Rear Admiral Boris Becker, commander of Space and Naval Warfare Systems Command (SPAWAR) visited to understand the research and testing capabilities of UH ARL air, space, and data visualization programs. Rear Admiral Becker was briefed on the Unmanned Aerial Systems (UAS) Program, toured the Hawaii Space Flight Laboratory and visited the Laboratory for Advanced Visualizations and Applications (LAVA).


Ted Ralston, the director of Unmanned Aerial Systems at the ARL, briefed Rear Admiral Becker on the current and future UAS projects at ARL@UH, which includes multi-vehicle operations in the marine environment and UAS platform testing as part of the Hawaii UAS Test Range.

Next, Rear Admiral Becker visited the Hawaii Space Flight Laboratory clean room. The clean room is primarily used for the integration, assembly, and testing of satellites.  As such, the clean room hallways are rated at class 100,000 and the general work rooms, class 10,000.  The facility also contains a class 1,000 optical and semiconductor lab, and hosts the HSFL Attitude Determination and Control Test Facility (ADCS). The ACDS Test Facility, is a complete end-to-end verification of ADCS systems for small satellite satellites can be executed with great accuracy.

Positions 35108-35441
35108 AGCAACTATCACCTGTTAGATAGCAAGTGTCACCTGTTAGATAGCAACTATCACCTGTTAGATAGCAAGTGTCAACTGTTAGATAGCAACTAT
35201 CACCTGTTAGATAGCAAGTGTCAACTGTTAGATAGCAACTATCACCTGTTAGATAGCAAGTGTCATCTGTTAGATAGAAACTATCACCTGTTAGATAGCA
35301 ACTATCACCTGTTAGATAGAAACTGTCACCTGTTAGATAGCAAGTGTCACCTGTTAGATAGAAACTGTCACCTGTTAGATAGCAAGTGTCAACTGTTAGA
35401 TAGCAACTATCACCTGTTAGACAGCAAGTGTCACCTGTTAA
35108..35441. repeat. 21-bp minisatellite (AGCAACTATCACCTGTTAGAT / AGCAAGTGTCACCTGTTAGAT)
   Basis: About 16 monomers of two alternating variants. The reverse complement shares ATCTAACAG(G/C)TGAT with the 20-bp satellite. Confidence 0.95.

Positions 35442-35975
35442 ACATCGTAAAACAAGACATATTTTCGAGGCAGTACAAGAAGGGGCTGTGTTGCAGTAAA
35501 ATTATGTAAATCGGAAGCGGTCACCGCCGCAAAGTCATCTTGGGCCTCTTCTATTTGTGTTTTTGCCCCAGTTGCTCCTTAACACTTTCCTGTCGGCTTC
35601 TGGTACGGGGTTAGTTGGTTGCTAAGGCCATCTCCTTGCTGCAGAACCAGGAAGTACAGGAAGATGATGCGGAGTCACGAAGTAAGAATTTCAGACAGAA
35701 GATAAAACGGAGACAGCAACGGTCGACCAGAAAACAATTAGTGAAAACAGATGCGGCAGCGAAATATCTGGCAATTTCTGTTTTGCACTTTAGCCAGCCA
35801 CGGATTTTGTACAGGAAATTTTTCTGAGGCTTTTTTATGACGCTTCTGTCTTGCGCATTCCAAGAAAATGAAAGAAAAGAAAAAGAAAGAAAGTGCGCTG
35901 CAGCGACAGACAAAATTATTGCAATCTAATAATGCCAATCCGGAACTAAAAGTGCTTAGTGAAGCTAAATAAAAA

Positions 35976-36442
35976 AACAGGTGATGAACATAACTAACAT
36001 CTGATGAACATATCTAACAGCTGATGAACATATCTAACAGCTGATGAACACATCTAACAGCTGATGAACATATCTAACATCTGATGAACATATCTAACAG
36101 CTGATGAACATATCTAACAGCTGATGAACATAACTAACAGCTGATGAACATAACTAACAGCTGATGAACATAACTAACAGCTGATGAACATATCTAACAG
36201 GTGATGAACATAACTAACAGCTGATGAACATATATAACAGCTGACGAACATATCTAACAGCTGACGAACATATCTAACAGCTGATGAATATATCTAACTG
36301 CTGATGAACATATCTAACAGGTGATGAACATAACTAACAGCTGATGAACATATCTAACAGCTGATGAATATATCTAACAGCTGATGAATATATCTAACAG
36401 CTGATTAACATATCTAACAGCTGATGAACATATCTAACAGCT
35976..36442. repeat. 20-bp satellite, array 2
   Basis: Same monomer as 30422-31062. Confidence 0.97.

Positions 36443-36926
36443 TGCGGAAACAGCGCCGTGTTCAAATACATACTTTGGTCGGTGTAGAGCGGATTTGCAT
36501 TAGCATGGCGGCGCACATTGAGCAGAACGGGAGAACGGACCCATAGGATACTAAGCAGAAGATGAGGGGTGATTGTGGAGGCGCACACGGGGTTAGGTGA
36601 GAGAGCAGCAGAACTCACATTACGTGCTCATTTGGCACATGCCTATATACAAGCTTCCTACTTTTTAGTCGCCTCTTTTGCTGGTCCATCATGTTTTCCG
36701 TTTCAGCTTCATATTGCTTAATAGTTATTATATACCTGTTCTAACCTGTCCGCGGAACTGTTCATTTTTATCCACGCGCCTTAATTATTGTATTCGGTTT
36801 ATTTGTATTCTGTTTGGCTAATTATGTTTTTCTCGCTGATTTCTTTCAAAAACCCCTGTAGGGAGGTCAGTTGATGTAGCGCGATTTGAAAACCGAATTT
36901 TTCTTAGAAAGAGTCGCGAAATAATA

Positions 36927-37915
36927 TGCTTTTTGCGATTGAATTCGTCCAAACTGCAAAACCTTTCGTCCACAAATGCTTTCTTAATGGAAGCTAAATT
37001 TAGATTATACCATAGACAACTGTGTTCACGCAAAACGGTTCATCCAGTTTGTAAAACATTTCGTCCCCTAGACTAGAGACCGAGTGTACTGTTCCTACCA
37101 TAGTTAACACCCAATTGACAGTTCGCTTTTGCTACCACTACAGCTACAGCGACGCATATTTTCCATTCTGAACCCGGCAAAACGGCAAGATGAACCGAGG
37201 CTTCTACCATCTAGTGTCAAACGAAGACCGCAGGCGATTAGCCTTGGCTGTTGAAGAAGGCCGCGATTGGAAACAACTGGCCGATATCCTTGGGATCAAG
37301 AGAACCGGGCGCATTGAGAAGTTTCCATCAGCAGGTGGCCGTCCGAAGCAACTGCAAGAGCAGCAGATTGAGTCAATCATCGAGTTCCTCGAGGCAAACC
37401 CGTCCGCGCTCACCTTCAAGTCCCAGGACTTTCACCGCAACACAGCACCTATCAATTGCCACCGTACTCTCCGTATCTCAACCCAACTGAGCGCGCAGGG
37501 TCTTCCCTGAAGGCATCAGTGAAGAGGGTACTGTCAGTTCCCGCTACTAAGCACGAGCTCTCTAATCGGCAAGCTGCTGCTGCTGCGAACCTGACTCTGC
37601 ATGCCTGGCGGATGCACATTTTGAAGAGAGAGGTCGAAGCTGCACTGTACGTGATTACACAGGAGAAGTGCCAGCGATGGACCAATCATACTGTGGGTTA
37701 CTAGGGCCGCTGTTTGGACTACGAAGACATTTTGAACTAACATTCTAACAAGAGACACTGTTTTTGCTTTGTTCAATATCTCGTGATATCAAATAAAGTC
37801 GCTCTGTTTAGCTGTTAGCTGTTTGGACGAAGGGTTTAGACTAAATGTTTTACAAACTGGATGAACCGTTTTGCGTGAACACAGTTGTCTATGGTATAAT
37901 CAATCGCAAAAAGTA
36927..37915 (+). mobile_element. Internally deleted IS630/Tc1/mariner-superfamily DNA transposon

The final stop on the tour was Dr. Jason Leigh’s Laboratory for Advanced Visualization and Applications (LAVA). Here Dylan Kobayashi and Jack Lam, two of Leigh’s graduate students, gave Rear Admiral Becker and his team an overview of the capabilities of the Cyber-enabled collaboration analysis navigation and observation environment (CyberCANOE). Utilizing a collaboration software known as the Scalable Amplified Group Environment (SAGE2), Becker experienced how a command and control room could operate in the near future. SAGE2 enabled interactions previously unavailable to mission planning. Participants connected effortlessly using their own laptops over wireless, interacted in a shared workspace, and got a glimpse of how people might interact with systems through conversation. Rear Admiral Becker then stepped into the highest resolution OLED virtual environment system in the world, the Destiny-class CyberCANOE. Rear Admiral Becker was able to visit the International Space Station, coral reef environments, the observatories of Mauna Kea, and concluded by using Google Earth to visit his house. Onlookers were excited about the potential for creating training environments not easily accessible at a fraction of the cost necessary for the actual environment.